Over the next few weeks, we'll have April economic numbers and lots of chatter about the debt ceiling as our next catalysts. Last Friday's action injected hope into the bulls while cooling off precious metals and bonds. However, until the debt ceiling issue is addressed, maintaining exposure to a precious metal such as gold feels like the correct strategy. On the equity side, the Nasdaq 100 remains the strongest breakout candidate.
Apple (AAPL) concluded the apex of earnings season following yet another quarter-point rate increase by the Federal Open Market Committee (FOMC). This past Saturday, Berkshire Hathaway's (BRK.A) (BRK.B) annual meeting finished off a trifecta week of catalysts for buyers and sellers.
Interestingly, when you look at Warren Buffett's top holdings, you can assemble a reasonably diverse large-cap portfolio just by picking up a handful of names. Instead of just taking the top five holdings, though, I'd curate a bit.
For example, if you wanted to avoid doubling up on a sector, such as financials, where Bank of America (BAC) and American Express (AXP) are both top Berkshire holdings, then just pick one. I'd lean toward AXP given the relative strength and a little less impact from rising rates on its lending.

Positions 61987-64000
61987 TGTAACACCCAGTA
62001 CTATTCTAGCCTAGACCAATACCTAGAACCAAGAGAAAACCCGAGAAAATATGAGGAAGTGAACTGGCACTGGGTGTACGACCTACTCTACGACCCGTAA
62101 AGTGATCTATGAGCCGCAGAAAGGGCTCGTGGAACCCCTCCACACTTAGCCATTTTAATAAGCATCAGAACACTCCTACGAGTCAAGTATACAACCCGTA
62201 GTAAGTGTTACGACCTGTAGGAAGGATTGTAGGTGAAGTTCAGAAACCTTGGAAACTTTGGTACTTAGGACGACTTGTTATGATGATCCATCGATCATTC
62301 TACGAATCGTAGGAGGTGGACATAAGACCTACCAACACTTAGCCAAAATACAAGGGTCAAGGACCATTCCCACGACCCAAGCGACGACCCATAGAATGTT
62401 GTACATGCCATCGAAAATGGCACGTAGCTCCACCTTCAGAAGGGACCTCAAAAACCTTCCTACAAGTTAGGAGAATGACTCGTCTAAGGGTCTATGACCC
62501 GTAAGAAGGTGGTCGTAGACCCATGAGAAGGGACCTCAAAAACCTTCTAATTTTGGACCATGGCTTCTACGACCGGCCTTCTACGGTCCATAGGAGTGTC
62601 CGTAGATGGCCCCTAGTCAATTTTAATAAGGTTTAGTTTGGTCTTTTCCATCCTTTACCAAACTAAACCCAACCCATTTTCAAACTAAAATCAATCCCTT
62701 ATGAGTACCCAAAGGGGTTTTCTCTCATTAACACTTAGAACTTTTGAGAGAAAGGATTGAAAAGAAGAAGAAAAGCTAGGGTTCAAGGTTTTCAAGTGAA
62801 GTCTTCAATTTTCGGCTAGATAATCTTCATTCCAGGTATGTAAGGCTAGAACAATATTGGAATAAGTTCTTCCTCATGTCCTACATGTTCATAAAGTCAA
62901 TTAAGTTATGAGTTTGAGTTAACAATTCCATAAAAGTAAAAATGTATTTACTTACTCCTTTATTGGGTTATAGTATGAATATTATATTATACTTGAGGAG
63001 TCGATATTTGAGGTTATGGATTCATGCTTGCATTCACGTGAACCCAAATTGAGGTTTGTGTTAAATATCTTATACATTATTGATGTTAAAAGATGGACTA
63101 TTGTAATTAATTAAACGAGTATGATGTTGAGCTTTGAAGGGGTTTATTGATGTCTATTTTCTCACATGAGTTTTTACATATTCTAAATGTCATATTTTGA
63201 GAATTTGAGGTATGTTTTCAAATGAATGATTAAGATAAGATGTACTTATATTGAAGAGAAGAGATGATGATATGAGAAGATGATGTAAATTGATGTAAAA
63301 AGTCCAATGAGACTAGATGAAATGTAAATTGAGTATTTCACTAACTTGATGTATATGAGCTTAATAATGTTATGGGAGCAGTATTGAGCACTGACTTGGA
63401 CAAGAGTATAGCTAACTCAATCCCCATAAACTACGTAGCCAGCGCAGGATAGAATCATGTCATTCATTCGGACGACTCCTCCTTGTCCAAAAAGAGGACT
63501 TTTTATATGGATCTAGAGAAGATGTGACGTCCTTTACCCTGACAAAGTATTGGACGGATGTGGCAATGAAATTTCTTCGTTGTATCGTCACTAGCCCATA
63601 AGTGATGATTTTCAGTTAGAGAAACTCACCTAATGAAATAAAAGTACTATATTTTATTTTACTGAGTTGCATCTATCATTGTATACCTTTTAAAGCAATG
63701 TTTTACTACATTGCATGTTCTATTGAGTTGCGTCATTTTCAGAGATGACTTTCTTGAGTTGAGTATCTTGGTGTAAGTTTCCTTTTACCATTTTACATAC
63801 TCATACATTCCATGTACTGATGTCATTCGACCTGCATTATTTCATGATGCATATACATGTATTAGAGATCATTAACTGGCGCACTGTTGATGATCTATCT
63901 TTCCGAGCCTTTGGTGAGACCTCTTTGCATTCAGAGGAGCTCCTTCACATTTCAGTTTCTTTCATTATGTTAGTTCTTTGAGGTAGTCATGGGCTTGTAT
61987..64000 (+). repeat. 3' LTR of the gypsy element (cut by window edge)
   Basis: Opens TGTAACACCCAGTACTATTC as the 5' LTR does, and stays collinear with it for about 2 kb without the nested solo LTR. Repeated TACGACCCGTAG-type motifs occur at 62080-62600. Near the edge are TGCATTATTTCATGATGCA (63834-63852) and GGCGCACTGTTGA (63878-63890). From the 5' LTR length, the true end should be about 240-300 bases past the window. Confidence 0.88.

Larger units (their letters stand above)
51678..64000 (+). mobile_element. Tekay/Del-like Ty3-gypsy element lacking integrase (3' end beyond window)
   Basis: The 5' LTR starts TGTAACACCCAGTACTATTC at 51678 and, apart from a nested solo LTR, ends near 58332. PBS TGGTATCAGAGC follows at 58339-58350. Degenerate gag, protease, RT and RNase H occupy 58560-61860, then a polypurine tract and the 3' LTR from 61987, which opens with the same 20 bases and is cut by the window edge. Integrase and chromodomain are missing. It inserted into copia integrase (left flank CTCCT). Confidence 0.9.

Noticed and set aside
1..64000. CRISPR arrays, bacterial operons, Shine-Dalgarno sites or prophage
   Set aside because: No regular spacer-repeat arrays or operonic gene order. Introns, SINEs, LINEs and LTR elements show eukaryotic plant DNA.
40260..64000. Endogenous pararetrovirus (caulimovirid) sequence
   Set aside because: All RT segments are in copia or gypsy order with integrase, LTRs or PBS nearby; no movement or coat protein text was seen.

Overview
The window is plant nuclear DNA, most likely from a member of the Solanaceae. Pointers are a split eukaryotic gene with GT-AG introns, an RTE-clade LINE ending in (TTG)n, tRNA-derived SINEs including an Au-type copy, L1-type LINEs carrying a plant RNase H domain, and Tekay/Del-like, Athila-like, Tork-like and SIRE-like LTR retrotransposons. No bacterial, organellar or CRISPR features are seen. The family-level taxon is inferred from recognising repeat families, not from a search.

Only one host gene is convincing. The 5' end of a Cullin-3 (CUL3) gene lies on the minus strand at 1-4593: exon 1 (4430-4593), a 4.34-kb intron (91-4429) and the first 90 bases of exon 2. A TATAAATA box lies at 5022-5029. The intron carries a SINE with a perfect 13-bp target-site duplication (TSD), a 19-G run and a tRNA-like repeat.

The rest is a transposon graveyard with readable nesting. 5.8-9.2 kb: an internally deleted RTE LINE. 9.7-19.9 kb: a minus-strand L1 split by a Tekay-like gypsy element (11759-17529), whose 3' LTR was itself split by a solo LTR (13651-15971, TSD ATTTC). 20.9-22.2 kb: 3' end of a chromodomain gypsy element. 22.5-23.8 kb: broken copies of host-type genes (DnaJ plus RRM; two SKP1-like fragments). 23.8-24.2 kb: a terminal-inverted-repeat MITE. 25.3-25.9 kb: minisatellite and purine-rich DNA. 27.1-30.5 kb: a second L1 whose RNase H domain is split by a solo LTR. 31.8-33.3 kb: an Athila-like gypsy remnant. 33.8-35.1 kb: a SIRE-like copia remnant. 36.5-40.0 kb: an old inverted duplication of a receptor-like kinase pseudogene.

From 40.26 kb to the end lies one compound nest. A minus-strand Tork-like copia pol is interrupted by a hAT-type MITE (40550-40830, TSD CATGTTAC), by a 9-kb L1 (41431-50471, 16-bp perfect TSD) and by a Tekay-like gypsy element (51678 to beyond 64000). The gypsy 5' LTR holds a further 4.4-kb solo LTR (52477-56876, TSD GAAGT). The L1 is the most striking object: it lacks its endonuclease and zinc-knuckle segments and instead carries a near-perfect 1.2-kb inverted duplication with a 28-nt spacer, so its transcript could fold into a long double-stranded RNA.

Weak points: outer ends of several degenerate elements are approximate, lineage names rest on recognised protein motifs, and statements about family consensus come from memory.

Of course, Apple would find its way in as it remains Buffett's top holding, and the Oracle of Omaha sounded more bullish on it than any other name mentioned over the weekend.
Coca-Cola (KO) remains a mainstay for Berkshire Hathaway, and the performance has been impressive. If that stock gets above $65, it could make a quick move into the low $70s. The term "quick" for Coke is relative as this isn't a tech name, so that move could take four to six weeks to play out.
Finally, I'd add Occidental Petroleum (OXY) into the mix. Although Buffett stated that he would not buy the entire company, he still holds a 20% stake and didn't rule out adding more shares. Having a significant shareholder with the level of patience demonstrated by Berkshire Hathaway is a dream scenario. Admittedly, the technical setup isn't the best, though energy does add a nice mix of diversity to these four names.
These are only four stocks, though, so while they are diverse by sector, they are not all-encompassing or diversified among market capitalization. However, as a starting point, it's pretty solid. From here, I would work to add precious metal exposure and then expand the size of other companies to the portfolio to include small-cap and midcap names.
If you decide to go down this path, remember your timeframe should be much longer than that of a trader. When you mirror someone's investment selections, you'll also want to reproduce their timeframe.
I plan to see how the market reacts to the weekend contemplation of the Fed's decision last week before making any moves, but my eyes remain on tech and gold for now.